With apologies to English author G.K. Chesterton who first coined the phrase, Steve Williams should take note of its implications. "It is always the secure who are humble."
Williams has not always been a fan or media favorite. However, no one doubts his ability as a caddie, nor as a dispenser of sage advice and experience. What he needs to remember is that he is not the one wielding the club. Adam Scott has almost become a bit player in this drama between Tiger and Steve.
A caddie by definition is an attendant, one who serves. It might serve Mr. Williams well to keep Mr. Webster's definition in mind.
No doubt he is revelling in the success of his new boss, but is his joy fueled by his desire to see Adam Scott do well or is he dwelling on the revenge of Tiger's alleged disloyalty?
It may be that the salacious media coverage of Tiger's indiscretions may have indirectly damaged Steve's reputation or made life uncomfortable for him and his family. However, he did reap the benefits of years of financial prosperity while carrying the clubs of the world's most successful golfer.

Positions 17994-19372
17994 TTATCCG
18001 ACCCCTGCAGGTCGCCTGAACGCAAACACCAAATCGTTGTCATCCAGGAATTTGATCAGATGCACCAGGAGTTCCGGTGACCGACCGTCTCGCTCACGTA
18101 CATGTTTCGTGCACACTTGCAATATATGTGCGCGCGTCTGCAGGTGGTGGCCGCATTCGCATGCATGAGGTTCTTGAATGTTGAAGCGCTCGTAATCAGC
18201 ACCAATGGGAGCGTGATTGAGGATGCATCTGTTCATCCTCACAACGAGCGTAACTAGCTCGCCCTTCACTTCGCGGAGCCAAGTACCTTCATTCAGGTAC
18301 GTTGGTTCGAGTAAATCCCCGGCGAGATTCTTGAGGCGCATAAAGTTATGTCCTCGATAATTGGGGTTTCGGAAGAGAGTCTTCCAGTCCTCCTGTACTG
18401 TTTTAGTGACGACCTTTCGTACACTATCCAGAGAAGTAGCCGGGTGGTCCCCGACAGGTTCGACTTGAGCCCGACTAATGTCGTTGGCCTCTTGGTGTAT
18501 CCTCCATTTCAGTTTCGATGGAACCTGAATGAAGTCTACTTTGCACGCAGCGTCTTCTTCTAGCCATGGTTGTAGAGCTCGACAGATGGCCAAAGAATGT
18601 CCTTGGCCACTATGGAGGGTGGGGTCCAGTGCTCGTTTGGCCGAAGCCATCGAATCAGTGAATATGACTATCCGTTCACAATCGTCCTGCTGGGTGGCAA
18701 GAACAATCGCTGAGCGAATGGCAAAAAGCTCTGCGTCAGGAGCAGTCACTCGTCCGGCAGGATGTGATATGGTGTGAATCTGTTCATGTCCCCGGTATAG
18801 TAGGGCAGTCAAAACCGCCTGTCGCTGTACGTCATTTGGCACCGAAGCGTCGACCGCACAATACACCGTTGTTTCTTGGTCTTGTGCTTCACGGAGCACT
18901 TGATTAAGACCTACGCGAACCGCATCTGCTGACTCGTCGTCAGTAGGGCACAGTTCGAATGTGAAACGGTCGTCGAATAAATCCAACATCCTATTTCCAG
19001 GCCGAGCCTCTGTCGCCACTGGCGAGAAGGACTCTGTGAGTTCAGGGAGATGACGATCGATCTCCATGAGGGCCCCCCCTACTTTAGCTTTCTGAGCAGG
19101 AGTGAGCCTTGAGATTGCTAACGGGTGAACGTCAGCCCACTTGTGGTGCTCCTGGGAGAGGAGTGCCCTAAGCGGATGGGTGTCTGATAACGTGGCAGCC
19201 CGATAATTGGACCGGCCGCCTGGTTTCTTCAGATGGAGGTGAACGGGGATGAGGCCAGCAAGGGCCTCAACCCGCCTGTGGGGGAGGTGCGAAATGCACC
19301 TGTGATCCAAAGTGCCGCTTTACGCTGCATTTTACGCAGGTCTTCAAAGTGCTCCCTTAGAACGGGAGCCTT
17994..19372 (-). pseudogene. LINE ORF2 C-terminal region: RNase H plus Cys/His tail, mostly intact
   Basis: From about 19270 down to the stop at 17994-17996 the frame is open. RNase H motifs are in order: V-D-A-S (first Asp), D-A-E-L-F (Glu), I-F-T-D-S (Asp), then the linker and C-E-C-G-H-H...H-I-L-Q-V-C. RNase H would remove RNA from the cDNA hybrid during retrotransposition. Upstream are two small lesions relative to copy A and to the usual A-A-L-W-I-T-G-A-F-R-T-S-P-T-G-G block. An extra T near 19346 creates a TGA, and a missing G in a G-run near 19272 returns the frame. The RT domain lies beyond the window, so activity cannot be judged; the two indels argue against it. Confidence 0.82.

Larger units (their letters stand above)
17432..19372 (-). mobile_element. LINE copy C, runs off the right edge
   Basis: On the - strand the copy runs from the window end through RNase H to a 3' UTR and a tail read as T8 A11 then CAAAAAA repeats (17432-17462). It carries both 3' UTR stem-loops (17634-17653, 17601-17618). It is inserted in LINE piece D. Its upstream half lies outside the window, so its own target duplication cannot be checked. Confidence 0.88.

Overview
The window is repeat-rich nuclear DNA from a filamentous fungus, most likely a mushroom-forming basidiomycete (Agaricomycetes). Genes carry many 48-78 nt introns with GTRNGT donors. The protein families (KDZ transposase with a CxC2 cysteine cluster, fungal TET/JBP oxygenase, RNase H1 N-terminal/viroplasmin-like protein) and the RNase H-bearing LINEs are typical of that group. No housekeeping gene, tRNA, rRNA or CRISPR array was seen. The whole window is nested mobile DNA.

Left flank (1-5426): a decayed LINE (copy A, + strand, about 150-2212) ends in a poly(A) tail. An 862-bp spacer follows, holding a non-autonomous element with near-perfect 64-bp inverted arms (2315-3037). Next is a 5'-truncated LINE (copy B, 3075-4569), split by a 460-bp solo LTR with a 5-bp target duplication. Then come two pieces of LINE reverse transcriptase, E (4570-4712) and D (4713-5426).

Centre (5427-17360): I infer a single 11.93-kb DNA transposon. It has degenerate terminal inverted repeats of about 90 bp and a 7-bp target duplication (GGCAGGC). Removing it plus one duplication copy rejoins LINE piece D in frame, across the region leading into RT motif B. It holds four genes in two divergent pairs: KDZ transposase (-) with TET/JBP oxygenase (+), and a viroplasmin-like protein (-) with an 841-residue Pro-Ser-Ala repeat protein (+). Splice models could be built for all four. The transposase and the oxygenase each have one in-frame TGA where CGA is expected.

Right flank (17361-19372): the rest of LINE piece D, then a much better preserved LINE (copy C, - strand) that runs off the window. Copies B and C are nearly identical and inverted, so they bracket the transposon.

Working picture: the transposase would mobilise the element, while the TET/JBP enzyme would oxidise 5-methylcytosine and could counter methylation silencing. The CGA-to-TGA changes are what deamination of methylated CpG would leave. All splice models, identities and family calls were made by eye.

Few were unaffected by the story unfolding at Firestone. As golfer and caddie made their way to imminent victory, everyone could understand the immense satisfaction that the two men must have felt. The young Australian must have thought that he was finally back on top, where so many had predicted he should have been all along. The grizzled New Zealander? Fire me? Take that, Tiger!
If the Williams' version of the firing was true, then vengeance was his to savor quietly. If the Woods' version was closer to reality, then Adam Scott's caddie has simply begun a new chapter with a new boss.
Either way, this was an opportunity missed. Steve Williams almost became an iconic, well-liked figure on Sunday, but he failed to recognize the value of humility and to understand how insecure his 18th hole interview sounded.